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Avoid Bankruptcy – While You Can

One must avoid bankruptcy while he still can. Filing bankruptcy may save one from his debts, yet this has serious demands and consequences so it shouldn’t be dealt with without due consideration.

Avoid bankruptcy and one also avoids its profuse demands. If a person is in a bankruptcy plan, he is also expected to stay current on his child support and/or alimony obligations, and to pay his taxes and a lot of his other expenses, aside from keeping with the agreed regular plan payments. This time there would be rigid restrictions on how he spends his money.

And if he is not able to complete the plan because of circumstances beyond his control like losing a job or a devastating illness, he is lucky enough if the court lets him discharge his debts on the basis of hardship; but if the bankruptcy court won’t give him a hardship discharge or even modify the plan, then the debtor would have to liquidate his movable and immovable assets.

Bankruptcy is also permitted, otherwise he could just ask the bankruptcy court to dismiss the case. He would still owe his debts, although, the payments he made during the plan would be deducted from those debts. Still, as it turns out, the creditors may now be able to add on the interest they were not able to charge while the Chapter13 case was ensuing. So should one avoid bankruptcy? – Yes.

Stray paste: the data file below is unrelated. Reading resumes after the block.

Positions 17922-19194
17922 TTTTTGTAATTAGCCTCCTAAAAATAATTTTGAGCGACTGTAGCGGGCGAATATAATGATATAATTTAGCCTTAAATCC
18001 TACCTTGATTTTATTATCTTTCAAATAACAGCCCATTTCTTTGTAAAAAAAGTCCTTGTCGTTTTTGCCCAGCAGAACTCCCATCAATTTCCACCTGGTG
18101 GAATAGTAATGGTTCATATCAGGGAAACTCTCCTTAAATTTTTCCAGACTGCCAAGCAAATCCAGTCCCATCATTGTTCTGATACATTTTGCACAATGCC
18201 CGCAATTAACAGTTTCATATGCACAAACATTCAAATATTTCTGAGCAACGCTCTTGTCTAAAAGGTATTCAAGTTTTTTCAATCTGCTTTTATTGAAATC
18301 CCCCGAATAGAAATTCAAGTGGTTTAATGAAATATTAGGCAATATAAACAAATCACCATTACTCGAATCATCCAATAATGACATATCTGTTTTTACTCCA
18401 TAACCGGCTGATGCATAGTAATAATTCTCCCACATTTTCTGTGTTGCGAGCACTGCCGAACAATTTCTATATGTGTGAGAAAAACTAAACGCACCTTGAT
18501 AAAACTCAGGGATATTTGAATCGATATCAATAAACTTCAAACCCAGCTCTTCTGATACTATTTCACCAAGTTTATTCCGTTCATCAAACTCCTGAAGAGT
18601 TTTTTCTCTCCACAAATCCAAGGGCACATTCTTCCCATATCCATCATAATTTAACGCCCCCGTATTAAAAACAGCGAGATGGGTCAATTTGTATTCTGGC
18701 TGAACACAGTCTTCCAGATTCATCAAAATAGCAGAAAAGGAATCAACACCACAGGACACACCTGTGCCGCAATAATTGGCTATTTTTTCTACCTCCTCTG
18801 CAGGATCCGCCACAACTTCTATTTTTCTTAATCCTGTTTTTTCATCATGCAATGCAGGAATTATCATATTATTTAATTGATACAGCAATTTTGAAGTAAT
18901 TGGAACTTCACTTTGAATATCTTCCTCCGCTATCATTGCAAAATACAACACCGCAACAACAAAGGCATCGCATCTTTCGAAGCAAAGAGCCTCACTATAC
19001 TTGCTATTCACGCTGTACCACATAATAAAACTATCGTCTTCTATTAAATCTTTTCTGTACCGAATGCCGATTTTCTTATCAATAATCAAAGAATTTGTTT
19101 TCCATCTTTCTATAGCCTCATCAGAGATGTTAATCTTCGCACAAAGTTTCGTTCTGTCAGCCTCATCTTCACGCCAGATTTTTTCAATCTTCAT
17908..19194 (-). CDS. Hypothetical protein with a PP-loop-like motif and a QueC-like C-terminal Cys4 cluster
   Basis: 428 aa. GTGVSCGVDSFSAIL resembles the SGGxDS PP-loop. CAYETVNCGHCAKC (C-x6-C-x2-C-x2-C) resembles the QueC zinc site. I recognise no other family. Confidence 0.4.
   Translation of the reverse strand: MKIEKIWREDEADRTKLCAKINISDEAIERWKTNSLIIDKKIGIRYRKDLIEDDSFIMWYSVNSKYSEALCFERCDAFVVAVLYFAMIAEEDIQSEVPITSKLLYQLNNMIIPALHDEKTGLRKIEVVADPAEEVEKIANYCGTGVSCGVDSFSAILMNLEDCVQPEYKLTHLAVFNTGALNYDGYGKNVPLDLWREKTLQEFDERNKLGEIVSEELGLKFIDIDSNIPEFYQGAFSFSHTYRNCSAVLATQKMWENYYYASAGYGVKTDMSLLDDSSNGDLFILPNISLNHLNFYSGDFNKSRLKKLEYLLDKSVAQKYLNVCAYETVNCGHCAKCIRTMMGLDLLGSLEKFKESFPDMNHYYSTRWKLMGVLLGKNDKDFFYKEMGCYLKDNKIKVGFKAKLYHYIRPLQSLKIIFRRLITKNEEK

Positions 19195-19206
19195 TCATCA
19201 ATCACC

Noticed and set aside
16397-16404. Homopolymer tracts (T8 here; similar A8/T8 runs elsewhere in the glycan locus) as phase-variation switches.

This stringency in bankruptcy is (blamed) justifiable against Bankruptcy Fraud of those with the criminal intention of evading provision/payment for ‘debts’ although they have funds to use as payment – so-called petition mills, false oath, assets concealment, and fraudulent conveyance of property.

Even the use of multiple filings as ‘strategic’ bankruptcy (which is not a fraudulent criminal act per-se), is an all-precarious move, creating court prejudice against the filer if evidence shows that the bankruptcy is being used strategically. – Enough exasperating reasons for apt individuals to avoid bankruptcy, there are even more practical reasons to avoid bankruptcy: the filing cost, penalties, what you lose, finding an attorney, making a court appearance, not to mention the obvious stigmas and disentitlements.

Even if one succeeds in the bankruptcy plan, being able to put with the repayment plan until the end and even finding creditors granting credit at the end of the repayment period, the bankruptcy could still stay on the debtor’s credit history for 6-10years. Having debts discharged by the court would still leave a mark on the credit report and would make it more difficult and costly to borrow money or obtain credit in the future. Is that easy to get a fresh start financially? – No.

Bankruptcy shouldn't be taken casually. Avoid bankruptcy, if at all possible, and make a smart fiscal move.

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